Friday, August 10, 2018

Activist Librarian

Laing's resolution as it appears in the Faculty Meeting Minutes, 1945We started this blog way back in September 2009. Our first blog post was on Naked Lunch, and we were excited to see it get a few dozen hits over the course of a month. Since then, we have blogged 872 times, and last week our total page views shot over 500,000. We saw it coming, and about six weeks ago, we started a betting pool among library staff: the closest guess to the date we hit half a million would win a blog post in their honor. We had a tie, both Julie McIntyre in Library Acquisitions and Joe Montibello in the Digital Library Technology Group guessed August 2nd. Today's post is in their honor.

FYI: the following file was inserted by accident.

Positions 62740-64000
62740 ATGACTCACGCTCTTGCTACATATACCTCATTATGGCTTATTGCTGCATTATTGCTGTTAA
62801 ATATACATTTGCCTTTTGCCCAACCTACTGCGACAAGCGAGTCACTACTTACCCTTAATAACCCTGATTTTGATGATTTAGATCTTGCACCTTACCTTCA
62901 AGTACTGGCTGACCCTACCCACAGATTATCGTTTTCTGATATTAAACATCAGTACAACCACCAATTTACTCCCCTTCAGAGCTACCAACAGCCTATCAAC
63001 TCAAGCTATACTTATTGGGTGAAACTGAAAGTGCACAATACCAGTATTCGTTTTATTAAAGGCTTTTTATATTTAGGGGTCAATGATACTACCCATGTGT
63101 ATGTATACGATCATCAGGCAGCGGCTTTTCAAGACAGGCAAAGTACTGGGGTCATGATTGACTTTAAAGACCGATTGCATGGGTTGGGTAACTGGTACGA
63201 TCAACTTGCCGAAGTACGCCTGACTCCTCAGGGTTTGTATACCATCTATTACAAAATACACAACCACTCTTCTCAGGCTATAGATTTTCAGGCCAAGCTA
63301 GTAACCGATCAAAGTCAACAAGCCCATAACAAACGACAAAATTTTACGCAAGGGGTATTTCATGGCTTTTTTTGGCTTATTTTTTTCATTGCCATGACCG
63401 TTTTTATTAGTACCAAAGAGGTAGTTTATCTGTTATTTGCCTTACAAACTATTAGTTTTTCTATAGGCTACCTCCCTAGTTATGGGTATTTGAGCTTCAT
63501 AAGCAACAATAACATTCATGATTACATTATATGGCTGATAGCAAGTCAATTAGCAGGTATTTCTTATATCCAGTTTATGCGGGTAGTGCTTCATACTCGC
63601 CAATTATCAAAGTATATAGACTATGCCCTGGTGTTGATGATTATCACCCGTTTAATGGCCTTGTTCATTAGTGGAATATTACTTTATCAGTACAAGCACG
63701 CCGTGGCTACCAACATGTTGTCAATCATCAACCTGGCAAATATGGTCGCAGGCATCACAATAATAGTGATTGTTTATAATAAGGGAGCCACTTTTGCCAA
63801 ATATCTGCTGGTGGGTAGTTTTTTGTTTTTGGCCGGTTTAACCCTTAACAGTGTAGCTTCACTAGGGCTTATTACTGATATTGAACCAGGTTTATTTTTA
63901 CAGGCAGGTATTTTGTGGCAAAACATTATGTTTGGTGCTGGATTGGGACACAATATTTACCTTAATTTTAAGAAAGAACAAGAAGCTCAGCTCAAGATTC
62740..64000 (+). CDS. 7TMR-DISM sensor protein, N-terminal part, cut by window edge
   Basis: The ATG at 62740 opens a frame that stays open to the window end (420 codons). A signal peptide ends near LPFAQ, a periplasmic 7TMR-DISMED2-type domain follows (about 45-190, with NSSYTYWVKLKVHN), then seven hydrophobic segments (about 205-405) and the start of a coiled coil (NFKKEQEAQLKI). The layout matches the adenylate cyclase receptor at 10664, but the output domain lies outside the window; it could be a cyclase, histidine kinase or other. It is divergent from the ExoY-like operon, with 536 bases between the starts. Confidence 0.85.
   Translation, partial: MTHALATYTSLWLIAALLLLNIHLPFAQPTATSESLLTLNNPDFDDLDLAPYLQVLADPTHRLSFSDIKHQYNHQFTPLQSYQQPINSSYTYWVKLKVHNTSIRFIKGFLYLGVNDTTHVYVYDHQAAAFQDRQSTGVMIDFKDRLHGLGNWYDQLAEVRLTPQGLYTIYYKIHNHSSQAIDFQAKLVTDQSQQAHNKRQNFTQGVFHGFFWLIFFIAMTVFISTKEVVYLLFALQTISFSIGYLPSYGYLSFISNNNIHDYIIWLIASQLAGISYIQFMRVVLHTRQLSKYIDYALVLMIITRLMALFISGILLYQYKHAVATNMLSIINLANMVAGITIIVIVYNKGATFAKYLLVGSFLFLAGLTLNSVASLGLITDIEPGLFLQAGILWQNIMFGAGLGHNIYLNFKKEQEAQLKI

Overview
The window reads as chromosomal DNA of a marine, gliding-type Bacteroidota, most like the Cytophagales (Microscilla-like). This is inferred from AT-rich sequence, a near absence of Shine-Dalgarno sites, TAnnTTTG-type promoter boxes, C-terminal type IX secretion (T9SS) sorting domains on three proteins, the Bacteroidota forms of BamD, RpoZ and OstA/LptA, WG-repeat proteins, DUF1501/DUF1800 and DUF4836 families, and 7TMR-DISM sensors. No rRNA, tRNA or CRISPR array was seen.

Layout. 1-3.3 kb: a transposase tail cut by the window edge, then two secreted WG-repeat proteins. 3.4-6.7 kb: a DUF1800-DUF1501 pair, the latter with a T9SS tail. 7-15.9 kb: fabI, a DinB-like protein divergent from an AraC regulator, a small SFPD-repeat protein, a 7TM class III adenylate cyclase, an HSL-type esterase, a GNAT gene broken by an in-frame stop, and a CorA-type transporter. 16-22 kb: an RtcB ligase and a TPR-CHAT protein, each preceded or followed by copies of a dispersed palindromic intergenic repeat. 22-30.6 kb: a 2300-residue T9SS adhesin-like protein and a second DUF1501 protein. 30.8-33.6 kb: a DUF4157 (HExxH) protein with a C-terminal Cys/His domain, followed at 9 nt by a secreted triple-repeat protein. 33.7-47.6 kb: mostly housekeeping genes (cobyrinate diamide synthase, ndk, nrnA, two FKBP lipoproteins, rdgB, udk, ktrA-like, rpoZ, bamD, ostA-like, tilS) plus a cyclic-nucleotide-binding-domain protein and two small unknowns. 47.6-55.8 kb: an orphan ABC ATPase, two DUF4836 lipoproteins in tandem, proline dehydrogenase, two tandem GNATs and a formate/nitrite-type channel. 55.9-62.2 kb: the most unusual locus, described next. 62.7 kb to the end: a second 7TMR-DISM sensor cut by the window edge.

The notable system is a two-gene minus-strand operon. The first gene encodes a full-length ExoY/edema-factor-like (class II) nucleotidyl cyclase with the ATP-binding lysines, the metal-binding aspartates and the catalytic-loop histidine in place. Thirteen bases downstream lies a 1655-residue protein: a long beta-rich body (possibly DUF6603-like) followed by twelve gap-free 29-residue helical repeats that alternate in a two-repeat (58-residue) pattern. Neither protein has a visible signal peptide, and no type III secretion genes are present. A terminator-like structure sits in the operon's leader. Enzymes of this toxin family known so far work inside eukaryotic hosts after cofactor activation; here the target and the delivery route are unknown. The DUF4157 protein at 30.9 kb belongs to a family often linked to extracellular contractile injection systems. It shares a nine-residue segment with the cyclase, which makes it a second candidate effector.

For Julie and Joe, we look back at a time when Assistant Librarian Alexander Laing took steps to make Dartmouth a more inclusive, open environment. For many years, Dartmouth had a quota on how many Jewish students it would admit. It was a policy that many people on campus found abhorrent but one that was supported by President Ernest Hopkins. When Hopkins announced his retirement, Alexander Laing tried to take advantage of the moment to nullify the policy as John Dickey assumed the presidency. In a resolution brought before the faculty on November 26, 1945, he asked the faculty for something that sounds so simple:
To reaffirm its respect for that portion of the Charter of Dartmouth College which forbids the exclusion, by the Trustees of the College, of 'any Person of any religious denomination whatsoever from free and equal liberty and advantage of Education or from any of the liberties and privileges or immunities of the said College on account of his or their speculative sentiments in Religion and of his or their being of religious profession different from the said Trustees of the said Dartmouth College.'